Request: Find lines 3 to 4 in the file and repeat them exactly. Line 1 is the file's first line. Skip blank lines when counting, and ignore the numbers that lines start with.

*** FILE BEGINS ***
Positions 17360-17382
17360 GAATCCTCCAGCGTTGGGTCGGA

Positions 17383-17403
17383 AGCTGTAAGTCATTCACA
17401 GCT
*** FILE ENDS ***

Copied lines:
Positions 17383-17403
17383 AGCTGTAAGTCATTCACA